We just closed an unusually quiet two weeks in markets. There were few headlines, macroeconomic news or policy announcements that would change market perceptions on economic or monetary policy, and the quiet in foreign exchange markets reflected that. There was more action in bond markets, as traders continue to push back their timing for interest rate cuts, and risk assets, with key stock indices worldwide hitting record highs. This week we expect volatility to return to FX markets. Two key events will focus traders’ attention. On Thursday, the ECB’s March Meeting may clarify the Council’s expected timetable on interest rate cuts, after weeks of conflicting messages from voting members and a worldwide repricing towards later and fewer cuts from the world’s key central banks. On Friday, the US labour report will provide timely information on both the state of the US economy and the pace of wage increases, which will drive the outlook for the Federal Reserve’s March meeting later this month.



There was little data out last week that would change the fundamental view that the UK economy is proving more resilient than expected, and that the Bank of England will be in no rush to cut rates, certainly not before the ECB does so. While the UK economy entered a technical recession in the second half of last year, not only was it an incredibly mild one, but one that may prove short-lived, at least if the latest business activity PMI numbers are anything to go by. This week’s Spring budget announcement (Wednesday) could include additional fiscal stimulus as the Tory Party attempts to woo voters ahead of the impending general election. Chancellor Jeremy Hunt may deliver either a cut to income taxes or National Insurance. There has also been speculation of an abolishment to inheritance tax, which we would view as a Hail Mary attempt to close the vast deficit in the polls. If confirmed, these measures would likely be marginally positive for sterling.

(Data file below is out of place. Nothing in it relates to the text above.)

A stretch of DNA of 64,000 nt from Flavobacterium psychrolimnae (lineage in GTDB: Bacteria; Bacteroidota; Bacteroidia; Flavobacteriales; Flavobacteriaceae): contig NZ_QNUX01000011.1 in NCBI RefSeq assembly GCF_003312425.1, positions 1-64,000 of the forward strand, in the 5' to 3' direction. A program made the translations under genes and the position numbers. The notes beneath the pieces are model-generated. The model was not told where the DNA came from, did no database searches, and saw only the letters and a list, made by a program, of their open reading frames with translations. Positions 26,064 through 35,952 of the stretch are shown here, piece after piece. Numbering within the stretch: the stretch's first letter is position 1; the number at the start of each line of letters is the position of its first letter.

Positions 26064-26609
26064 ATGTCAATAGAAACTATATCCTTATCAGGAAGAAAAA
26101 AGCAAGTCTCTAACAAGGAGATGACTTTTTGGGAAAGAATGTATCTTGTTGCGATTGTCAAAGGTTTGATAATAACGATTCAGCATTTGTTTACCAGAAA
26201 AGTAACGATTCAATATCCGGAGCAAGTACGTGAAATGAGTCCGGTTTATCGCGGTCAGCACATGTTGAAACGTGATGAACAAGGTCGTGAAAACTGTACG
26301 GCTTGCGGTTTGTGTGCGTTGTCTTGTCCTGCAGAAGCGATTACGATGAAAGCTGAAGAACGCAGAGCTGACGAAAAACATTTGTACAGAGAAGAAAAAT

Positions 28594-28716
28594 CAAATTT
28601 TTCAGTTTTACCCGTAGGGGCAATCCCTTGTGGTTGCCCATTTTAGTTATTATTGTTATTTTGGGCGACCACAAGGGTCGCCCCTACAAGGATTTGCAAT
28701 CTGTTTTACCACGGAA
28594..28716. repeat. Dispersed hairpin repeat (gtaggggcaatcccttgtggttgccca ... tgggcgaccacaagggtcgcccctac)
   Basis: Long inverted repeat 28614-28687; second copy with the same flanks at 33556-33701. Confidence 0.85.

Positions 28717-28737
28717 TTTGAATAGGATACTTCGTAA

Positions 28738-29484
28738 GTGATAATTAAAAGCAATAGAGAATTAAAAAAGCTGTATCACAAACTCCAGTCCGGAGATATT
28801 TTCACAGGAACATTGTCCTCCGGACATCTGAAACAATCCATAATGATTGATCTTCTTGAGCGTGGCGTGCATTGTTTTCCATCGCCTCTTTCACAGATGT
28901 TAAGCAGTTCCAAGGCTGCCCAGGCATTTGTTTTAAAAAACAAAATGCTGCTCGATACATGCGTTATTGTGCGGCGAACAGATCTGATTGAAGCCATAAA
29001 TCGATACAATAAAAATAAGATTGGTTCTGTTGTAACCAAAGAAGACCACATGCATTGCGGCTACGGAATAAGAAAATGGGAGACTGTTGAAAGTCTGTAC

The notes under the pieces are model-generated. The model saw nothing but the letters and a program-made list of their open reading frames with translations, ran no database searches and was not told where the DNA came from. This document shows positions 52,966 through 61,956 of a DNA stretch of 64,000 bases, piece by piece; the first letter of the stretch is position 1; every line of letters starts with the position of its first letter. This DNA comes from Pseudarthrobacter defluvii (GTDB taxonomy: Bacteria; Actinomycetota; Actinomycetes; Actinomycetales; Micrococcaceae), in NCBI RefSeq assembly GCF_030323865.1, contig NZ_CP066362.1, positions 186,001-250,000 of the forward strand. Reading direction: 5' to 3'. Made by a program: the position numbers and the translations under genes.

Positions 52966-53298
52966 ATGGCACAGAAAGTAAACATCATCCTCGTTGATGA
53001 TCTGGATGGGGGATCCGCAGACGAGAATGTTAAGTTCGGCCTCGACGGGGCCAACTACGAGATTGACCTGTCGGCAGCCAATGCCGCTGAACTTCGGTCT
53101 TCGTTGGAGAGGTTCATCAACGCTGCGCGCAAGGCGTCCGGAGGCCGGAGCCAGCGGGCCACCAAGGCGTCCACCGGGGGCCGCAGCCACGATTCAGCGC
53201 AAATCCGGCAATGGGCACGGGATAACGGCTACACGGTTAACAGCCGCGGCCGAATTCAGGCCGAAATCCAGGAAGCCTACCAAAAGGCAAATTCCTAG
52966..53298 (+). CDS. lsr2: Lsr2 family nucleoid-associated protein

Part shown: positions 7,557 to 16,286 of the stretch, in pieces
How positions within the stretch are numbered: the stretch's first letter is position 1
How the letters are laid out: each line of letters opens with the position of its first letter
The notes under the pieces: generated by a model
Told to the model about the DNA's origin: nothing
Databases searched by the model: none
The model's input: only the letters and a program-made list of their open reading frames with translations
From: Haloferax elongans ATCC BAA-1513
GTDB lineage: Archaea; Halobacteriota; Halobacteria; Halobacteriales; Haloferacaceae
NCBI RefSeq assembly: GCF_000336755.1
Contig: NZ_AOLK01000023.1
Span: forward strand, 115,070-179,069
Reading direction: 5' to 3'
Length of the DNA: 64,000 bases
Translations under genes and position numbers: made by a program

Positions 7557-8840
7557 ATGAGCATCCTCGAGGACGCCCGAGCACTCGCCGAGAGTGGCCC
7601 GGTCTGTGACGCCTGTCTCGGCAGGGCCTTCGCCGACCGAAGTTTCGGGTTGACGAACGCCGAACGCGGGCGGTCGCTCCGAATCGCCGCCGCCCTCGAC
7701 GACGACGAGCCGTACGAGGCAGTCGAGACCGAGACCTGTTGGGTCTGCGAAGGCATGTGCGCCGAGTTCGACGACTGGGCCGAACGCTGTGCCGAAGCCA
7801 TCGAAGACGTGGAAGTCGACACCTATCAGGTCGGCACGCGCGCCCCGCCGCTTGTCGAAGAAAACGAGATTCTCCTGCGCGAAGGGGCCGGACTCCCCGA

A raft of less dismal-than-expected economic news, and mostly hawkish communications from ECB council members, has led markets to almost price out any chance of an April cut fully in rates and push the expected timing for the first move to June. Last week’s inflation number was a bit higher than expected, though not massively so, while Citigroup’s Economic Surprise Index for the Eurozone is now sitting pretty at its highest level since April. The February inflation number, the absence of timely information on wage increases and the better-than-expected economic data all suggest that the European Central Bank will not push too hard against this view. Indeed, we expect Lagarde to largely reiterate her communications from the previous meeting, with attention to be mostly on the bank’s updated economic projections. This outcome should be moderately supportive of the common currency.



While January’s PCE inflation report last week did not add much information to the earlier CPI one, the trend in inflation surprises seems to be to the upside. Together with the absence of any serious signs of a slowdown in the US labour market, this seems to preclude Federal Reserve cuts any time soon, with the first-rate reduction now not fully priced in until July. This view will be tested on Friday when the February payrolls report is released. In our view, the most critical number will be the average monthly wage increase. This number has been considerably stronger than expected, and the running three-month average is currently sitting at around a 6% annualised rate. We think that the Fed’s ability to cut interest rates will be constrained until we see a significant moderation here.